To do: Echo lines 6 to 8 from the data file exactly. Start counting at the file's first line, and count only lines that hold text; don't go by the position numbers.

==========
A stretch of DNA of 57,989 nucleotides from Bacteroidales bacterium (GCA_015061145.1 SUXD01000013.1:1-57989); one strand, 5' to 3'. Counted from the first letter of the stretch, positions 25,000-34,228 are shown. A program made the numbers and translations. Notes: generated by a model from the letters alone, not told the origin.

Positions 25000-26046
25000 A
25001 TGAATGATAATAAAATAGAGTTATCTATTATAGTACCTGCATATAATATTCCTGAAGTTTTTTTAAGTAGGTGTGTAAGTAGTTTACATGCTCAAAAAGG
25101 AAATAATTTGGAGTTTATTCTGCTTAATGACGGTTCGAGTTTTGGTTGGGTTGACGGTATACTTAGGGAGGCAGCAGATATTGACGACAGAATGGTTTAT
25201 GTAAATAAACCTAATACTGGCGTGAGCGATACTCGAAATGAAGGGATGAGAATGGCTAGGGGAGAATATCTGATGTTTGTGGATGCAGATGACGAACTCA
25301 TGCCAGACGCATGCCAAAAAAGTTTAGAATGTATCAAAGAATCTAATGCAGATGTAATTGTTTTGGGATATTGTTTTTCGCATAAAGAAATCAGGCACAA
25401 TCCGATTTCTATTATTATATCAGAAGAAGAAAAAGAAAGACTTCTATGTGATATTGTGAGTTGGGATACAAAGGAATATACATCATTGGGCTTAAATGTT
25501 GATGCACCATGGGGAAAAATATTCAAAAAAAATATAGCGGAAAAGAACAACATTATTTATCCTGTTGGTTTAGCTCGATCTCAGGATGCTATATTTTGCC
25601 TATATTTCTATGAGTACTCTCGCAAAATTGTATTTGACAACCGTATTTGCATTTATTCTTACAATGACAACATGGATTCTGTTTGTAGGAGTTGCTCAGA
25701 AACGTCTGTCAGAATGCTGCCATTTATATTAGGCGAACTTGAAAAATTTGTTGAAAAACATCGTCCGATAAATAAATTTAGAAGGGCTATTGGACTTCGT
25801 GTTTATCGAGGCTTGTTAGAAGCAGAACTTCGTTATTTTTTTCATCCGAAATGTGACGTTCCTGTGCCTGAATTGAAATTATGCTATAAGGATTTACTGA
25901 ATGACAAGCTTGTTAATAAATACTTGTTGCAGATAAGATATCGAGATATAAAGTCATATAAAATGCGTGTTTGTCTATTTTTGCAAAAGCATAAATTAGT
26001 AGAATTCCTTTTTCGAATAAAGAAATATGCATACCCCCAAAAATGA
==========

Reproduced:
25201 GTAAATAAACCTAATACTGGCGTGAGCGATACTCGAAATGAAGGGATGAGAATGGCTAGGGGAGAATATCTGATGTTTGTGGATGCAGATGACGAACTCA
25301 TGCCAGACGCATGCCAAAAAAGTTTAGAATGTATCAAAGAATCTAATGCAGATGTAATTGTTTTGGGATATTGTTTTTCGCATAAAGAAATCAGGCACAA
25401 TCCGATTTCTATTATTATATCAGAAGAAGAAAAAGAAAGACTTCTATGTGATATTGTGAGTTGGGATACAAAGGAATATACATCATTGGGCTTAAATGTT